Official says start West Nile fight now

Published 5:00 am Monday, April 19, 2004

Spring is making its presence felt in Mississippi as flowersbloom, grass greens and, yes, mosquitoes begin taking flight.

Officials with the Mississippi State Department of Health (MSDH)are again encouraging state residents to take the properprecautions against the flying blood suckers to prevent anotherdeadly outbreak of the West Nile Virus.

“Last year, our WNV numbers were much lower. We’re hoping thisyear there will be even fewer cases of the mosquito-borne illness.The public is listening and taking precautions, which helpstremendously in fighting the bite,” state epidemiologist Dr. MillsMcNeill said.

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During the 2003 WNV season, Mississippi reported 83 human casesand two deaths. Symptoms are often mild or flu-like and may includefever, headache, nausea, vomiting, a rash, muscle weakness andswollen lymph nodes. In a small number of people, infection canresult in encephalitis and meningitis, which may lead to paralysis,coma and possibly death.

“Preventative measures have had an impact,” McNeill said. “Lastyear we saw lower rates of illness than we did in 2002, when WestNile erupted onto the scene.”

The West Nile Virus received national attention in 2002, butespecially in Mississippi where there were a total of 193 confirmedhuman cases and 12 deaths.

There were also 323 infected horses and 343 birds in 2002. Thatcount was down to 143 horses and 111 birds in 2003.

“We saw a significant decrease in all areas last year,” McNeillsaid. “We would like to think that will continue and certainly hopeso.”

The spread of the virus is impossible to predict, he said,because some areas have shown a reciprocal effect where infectionswill decline then suddenly increase. Mississippi, however, hascontinued to show a general decline since the major outbreak in2002.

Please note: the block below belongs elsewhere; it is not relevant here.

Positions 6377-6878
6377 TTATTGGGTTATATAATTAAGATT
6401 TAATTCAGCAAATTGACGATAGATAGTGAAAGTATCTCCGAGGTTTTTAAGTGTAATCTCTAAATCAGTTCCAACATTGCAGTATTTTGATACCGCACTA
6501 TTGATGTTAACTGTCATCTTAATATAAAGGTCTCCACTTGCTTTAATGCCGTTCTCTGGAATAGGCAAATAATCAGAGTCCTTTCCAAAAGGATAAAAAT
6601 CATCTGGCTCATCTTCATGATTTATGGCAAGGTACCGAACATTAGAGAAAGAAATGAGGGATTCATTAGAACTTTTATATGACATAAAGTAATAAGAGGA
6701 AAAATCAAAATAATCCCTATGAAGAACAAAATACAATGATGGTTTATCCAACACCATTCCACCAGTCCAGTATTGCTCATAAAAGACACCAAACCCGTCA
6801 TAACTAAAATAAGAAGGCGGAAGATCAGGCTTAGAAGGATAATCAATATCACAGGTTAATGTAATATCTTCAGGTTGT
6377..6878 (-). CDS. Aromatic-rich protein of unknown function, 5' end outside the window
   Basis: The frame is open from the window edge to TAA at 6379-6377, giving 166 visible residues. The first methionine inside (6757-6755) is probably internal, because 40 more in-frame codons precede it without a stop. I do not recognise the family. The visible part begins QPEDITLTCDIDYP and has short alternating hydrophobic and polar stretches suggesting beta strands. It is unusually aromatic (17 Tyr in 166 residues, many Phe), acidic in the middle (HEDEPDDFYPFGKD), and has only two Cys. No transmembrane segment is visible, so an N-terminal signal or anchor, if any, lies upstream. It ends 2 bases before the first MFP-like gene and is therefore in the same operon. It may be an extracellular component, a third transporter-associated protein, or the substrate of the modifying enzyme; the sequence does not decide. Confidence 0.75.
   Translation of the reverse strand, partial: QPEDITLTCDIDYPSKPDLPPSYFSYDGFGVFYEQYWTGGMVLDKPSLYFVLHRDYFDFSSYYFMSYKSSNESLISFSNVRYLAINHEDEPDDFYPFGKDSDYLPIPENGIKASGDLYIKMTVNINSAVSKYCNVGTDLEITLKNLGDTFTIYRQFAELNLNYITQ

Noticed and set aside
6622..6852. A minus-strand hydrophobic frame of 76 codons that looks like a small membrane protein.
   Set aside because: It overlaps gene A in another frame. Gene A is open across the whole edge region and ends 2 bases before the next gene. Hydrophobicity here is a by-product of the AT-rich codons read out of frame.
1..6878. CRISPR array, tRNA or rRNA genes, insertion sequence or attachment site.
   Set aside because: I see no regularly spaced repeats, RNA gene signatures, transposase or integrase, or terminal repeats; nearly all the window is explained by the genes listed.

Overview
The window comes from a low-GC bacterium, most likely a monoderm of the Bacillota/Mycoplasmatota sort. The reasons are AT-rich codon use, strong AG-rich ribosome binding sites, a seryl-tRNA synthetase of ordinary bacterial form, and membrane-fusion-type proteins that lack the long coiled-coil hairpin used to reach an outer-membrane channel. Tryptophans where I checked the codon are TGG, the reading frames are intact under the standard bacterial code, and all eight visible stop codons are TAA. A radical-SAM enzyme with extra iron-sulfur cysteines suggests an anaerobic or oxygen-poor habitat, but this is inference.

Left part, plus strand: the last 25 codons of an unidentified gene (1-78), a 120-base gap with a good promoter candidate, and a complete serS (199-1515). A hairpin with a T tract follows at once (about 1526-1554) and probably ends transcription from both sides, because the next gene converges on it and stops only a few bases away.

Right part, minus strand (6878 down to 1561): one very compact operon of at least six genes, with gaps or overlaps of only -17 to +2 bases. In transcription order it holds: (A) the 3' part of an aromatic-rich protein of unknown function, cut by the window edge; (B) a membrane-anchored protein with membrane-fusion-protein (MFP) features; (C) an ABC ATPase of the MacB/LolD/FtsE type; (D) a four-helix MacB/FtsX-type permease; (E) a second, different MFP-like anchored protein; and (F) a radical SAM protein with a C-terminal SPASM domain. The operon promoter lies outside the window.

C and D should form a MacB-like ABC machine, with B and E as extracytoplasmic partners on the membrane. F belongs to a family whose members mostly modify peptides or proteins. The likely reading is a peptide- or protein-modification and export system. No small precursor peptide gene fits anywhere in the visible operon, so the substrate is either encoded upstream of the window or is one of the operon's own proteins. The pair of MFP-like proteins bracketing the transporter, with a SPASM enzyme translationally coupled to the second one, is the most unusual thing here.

“I think if we keep a concerted effort out there in terms ofprevention, we can continue to stay on top of this,” he said.

The MSDH confirmed Mississippi’s first identification of themosquito-borne West Nile Virus in a bird collected in this MarionCounty earlier this month.

Birds are traditionally the first to show signs of West Nileactivity.

“People simply need to be aware that West Nile will be in ourstate for years to come, and we just need to learn to live with itas we have other mosquito-born transmittable diseases such as St.Louis and Eastern Equine Encephalitis,” McNeill said.

The MSDH makes the following recommendations: avoidmosquito-prone areas, especially at night when the insects are mostactive; wear protective clothing; and use insect repellents thatcontain DEET on exposed skin when outdoors.

McNeill also recommended taking steps to mosquito-proof homes byinstalling wire mesh too small for mosquitoes to fly through and byeliminating any standing water.

“Anything we can do to eliminate breeding areas certainlyreduces the possibility of being bitten,” he said.

Water that cannot be drained, such as bird baths or swimmingpools, should be changed weekly or treated to prevent breeding, hesaid.

For the latest on WNV and other mosquito-borne illnesses, visitthe MSDH Web site at